We had to walk about half way across the park to reach our ride, but it paid off later when we were trying to find other rides. The name SooperDooperLooper is slightly misleading. The name makes it sound like the loop is the main point of the ride. However, the loop is right after the first hill, which makes total sense with regard to physics, and then after that, the twists and turns of the ride are really what make it. The loop has to be right after the initial drop so that the carts have enough gravitational potential energy to convert into kinetic energy. This kinetic energy is important because otherwise the carts will not have enough energy to make it around the loop. Our data was easy to collect and we only had to spend about half an hour of our time working. Once we collected the data and analyzed it, we returned our equipment and began exploring the park.

Checking the data thoroughly
The first stop we made was at the most intense rollercoaster in the park: Fahrenheit. Since Mike has been to Hershey before and he had already experienced the whiplashing vertigo-inducing Fahrenheit he opted not to ride it. I also decided not to ride because I value the alignment in my spine and neck far too much to ride what looks to be a deathtrap.

Our group divided and Brian and Julia waited to ride the coaster for an hour. Mike and I did several things in the meantime. We rode the Lightning Racer, which is a wooden coaster on which two trains of carts race to the finish, as well as a pendulum ride called Pirate. Mike and I rode on separate trains of carts so we could race and my group of carts won. After several roller coaster rides, Pirate was actually pretty relaxing.

We also had lunch at a pizza shop next to the water ride Tidal Force (which will reappear later). We met up with Brian and Julia after we ate and thankfully they were each still in one piece.

Once we were all back together, we decided to ride Stormrunner, which is the second most intense coaster in the park. Words cannot really do justice to the experience so I will post a link to a YouTube video where you can see what we saw. ( The ride is only about forty-five seconds long and the speed of the carts begins at about seventy miles per hour. I cannot really estimate how fast it was going after the first hill because I was just gripping the seat for dear life, but it was definitely faster than any other ride that I have been on in the past. It was a great ride and was definitely the highlight of my day, despite it being the cause of me losing my voice.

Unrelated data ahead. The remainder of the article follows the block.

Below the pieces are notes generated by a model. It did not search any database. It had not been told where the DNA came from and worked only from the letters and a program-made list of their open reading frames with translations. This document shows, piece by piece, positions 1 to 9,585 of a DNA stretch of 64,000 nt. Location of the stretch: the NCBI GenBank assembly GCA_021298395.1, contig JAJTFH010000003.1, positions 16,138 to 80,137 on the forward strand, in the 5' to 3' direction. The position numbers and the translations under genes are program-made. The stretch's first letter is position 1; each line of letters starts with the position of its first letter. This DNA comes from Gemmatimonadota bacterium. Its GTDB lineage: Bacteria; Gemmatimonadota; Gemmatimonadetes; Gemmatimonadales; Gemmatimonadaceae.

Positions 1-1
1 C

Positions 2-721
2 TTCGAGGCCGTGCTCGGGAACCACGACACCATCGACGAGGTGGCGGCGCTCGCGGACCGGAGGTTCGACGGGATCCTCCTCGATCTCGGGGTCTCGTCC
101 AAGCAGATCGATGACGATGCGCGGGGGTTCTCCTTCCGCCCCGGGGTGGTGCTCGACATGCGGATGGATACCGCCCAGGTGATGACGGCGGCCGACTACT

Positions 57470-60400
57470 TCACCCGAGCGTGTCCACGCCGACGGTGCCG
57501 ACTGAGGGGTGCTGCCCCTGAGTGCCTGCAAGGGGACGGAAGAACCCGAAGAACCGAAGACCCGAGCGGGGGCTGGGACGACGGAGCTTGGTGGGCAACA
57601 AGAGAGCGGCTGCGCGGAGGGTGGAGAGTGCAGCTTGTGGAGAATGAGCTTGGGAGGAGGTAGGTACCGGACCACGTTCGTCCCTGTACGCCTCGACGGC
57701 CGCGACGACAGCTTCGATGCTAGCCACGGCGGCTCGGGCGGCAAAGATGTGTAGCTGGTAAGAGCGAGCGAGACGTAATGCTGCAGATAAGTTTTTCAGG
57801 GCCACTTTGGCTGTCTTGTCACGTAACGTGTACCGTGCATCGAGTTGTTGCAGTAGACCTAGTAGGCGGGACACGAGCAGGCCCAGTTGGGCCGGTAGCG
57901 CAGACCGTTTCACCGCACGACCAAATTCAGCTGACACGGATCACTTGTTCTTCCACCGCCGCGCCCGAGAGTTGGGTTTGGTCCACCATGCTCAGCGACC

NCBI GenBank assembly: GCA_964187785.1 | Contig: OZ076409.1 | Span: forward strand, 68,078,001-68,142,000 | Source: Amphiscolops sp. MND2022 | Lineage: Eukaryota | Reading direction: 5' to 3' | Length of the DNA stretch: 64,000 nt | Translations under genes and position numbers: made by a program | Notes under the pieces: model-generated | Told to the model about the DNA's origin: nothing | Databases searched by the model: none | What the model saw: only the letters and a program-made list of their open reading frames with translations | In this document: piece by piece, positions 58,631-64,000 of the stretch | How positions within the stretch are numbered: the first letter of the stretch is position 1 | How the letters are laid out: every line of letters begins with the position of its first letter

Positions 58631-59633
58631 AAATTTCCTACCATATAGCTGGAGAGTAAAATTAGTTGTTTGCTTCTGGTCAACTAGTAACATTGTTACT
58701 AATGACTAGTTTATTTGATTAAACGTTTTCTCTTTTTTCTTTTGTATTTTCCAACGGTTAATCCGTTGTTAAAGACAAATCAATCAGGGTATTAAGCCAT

After Stormrunner, we headed to Tidal Force, which is similar to Logger’s Revenge for those readers who are familiar with the Santa Cruz Beach Boardwalk. The ride is just a big cart that holds about twenty and you are dropped down a tall ramp into a pool below, which then causes a “tidal force” that splashes just about everything within a twenty foot radius. After Tidal Force, we decided to dry off by riding Lightning Racer again. Unfortunately we had to return to base camp and attempt to, once again, beat traffic. It didn’t work this time…

Being launched at 70 mph is not exactly calming...
When we returned to Penn, Brian and I discovered that we were late for our movie group’s departure. Because of this we had to go watch Avatar in the lounge instead of going to the real movie theater. Thankfully, all the other people in the room (about six people) were just as bored with the film as Brian and I were. When we finished disc one, we pleaded with Elliot (one of the RC’s that manages the events) to let us leave. He allowed us to leave so Brian and I sought out the other members of our group. Once the seven of us had gathered, we played Pictionary and Taboo in our lounge. It was a great way to conclude an already excellent day.

As I sit here typing this blog, I am also chugging water because I would like to restore my voice to full capacity. This was really the only downside to the day. All the other thrills I experienced today and all the fun I had far outweigh that small side effect. Tomorrow we will all be taking another field trip to Washington, D.C. and I cannot wait to tour the capitol with my friends. Until tomorrow’s blog, I’m signing off.
I thought the heat was getting to me when I saw dancing chocolate...
A sea of Domo...